Change In Mining Corporation Leadership Prompts Question About Pebble

London-based mining giant Anglo American, facing mounting
criticism of its management of existing mines, has announced that Cynthia
Carroll, its chief executive officer for nearly seven years, is stepping down.
The change in top management of the major proponent of
development of the Pebble mine in southwest Alaska has prompted questions about
the status of that project, but the Pebble Limited Partnership has so far
declined comment.
“It’s an Anglo American decision,” John Shively, chief
executive officer of the Pebble Limited Partnership in Anchorage, said Oct. 29.
“She will stay on until a successor is named. It’s not a Pebble decision,” he
said, declining to comment on how her departure might affect development of the
mine at the headwaters of the Bristol Bay watershed.
Anglo American is a 50:50 partner in the Pebble Limited
Partnership with the Vancouver, British Columbia mining firm Northern Dynasty.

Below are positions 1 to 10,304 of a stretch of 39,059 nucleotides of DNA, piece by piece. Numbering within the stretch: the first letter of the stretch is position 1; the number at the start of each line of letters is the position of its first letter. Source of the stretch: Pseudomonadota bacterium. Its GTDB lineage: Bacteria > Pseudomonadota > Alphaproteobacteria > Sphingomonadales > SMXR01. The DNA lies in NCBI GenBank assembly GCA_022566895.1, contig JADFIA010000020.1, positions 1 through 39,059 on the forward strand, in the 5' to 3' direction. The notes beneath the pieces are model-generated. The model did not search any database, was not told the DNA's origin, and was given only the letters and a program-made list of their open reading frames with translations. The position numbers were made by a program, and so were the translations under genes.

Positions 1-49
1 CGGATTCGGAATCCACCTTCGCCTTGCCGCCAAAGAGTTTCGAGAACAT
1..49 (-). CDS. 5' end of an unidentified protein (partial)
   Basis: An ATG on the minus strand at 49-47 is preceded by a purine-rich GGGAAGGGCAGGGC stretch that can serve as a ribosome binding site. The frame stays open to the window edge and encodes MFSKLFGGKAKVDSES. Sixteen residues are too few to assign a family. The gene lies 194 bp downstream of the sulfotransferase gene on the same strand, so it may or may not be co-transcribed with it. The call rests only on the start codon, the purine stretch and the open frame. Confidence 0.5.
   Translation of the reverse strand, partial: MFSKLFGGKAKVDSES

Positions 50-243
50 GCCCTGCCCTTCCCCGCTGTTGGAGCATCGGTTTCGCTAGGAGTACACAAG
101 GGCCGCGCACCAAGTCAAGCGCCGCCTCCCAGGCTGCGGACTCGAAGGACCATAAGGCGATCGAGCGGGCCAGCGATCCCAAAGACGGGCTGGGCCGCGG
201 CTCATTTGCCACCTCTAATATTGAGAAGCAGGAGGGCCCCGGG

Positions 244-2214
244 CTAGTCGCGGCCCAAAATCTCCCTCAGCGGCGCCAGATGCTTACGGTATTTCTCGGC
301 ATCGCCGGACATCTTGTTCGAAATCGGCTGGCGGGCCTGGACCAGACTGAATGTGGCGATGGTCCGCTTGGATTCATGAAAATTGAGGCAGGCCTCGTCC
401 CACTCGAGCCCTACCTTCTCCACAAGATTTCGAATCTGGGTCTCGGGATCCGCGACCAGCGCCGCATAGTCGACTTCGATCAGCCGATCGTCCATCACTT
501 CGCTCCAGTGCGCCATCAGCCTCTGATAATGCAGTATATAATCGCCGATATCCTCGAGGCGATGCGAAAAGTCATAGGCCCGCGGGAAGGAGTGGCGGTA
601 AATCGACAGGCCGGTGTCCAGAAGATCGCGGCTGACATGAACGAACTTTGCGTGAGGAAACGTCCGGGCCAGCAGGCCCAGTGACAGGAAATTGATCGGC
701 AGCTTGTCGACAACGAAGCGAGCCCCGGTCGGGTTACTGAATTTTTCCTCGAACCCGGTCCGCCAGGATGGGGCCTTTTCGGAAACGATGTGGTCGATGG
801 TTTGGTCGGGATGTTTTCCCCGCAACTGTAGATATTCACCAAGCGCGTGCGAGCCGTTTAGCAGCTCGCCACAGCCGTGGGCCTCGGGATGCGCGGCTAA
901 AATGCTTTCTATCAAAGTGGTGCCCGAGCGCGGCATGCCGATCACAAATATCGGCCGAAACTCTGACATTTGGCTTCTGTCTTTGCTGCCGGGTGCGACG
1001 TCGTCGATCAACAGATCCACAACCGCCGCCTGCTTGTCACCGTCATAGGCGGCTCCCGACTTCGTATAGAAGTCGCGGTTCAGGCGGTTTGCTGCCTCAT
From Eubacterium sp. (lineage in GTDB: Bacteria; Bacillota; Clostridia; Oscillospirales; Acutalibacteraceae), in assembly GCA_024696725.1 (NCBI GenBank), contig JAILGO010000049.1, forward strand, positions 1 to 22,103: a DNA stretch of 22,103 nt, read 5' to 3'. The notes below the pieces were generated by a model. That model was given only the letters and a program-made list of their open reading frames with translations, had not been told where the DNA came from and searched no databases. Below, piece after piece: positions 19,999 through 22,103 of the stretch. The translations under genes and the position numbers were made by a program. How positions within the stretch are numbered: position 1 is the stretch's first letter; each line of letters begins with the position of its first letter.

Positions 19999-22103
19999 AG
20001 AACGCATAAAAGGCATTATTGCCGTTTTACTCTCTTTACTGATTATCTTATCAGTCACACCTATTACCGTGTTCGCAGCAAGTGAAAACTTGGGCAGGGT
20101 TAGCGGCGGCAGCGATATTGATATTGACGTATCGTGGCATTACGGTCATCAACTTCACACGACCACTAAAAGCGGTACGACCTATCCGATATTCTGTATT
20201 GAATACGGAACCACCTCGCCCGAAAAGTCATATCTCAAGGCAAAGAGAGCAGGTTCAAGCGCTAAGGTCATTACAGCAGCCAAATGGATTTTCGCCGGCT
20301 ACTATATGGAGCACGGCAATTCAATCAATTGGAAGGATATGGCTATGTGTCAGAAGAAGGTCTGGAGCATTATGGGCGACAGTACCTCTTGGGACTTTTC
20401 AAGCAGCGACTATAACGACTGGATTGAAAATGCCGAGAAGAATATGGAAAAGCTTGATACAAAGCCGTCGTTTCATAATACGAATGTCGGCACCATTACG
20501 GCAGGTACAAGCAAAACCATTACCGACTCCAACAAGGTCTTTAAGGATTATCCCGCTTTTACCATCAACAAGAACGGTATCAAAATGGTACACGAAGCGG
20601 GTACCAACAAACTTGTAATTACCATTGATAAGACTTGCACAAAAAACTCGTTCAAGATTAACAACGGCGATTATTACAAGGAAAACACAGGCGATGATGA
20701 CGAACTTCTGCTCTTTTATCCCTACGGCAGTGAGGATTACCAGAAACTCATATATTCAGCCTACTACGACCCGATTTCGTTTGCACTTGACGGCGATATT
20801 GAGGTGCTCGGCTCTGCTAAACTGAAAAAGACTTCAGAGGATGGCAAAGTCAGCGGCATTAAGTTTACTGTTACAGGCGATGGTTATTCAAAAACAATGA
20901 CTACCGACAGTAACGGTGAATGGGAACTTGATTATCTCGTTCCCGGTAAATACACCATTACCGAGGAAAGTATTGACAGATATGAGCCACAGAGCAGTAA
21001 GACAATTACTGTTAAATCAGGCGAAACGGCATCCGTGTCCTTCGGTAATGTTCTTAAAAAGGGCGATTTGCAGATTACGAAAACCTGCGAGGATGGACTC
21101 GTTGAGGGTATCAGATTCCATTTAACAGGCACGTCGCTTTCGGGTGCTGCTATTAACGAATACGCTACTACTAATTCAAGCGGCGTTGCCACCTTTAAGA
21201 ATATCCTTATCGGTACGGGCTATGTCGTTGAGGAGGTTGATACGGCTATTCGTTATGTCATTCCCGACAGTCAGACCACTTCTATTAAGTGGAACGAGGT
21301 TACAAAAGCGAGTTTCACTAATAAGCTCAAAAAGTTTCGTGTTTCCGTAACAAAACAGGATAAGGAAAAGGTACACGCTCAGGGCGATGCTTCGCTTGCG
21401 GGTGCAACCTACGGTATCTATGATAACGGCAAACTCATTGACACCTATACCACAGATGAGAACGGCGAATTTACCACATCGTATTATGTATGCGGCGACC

Anglo American is engaged in global ventures,
including iron ore, manganese, metallurgical coal and thermal coal, copper,
nickel and precious metals and minerals. Mining operations, extensive
pipeline of growth projects and exploration activities span southern Africa,
South America, Australia, North America, Asia and Europe, company officials
Critics of the mine in southwest Alaska said Anglo American
should reassess at this point and drop the Pebble mine from its project list.
The change in leadership comes at a time when the company
faces decreased stock value and mounting criticism of its management of existing
mines, heightening concerns among Alaskans over the company’s involvement at
Pebble, said Kim Williams, executive director of Dillingham-based Nunamta
Aulukestai, (Caretakers of the Land), an association of Bristol Bay Native
village corporations and tribes. “There’s no future for Anglo American or any
other mining company at Pebble because the impacts to the fishery are too
great,” Williams said. “Our future is the fishery, and the abundance of
sustainable jobs it supplies.”
Carroll has promised repeatedly during her visits to Alaska
that Anglo American wouldn’t develop the Pebble mine if it didn’t have
community support, said Bobby Andrew, a subsistence fisherman and another
spokesperson for Nunamta. “We’re left to wonder just who is accountable to the
guarantees that Anglo made to Bristol Bay residents.”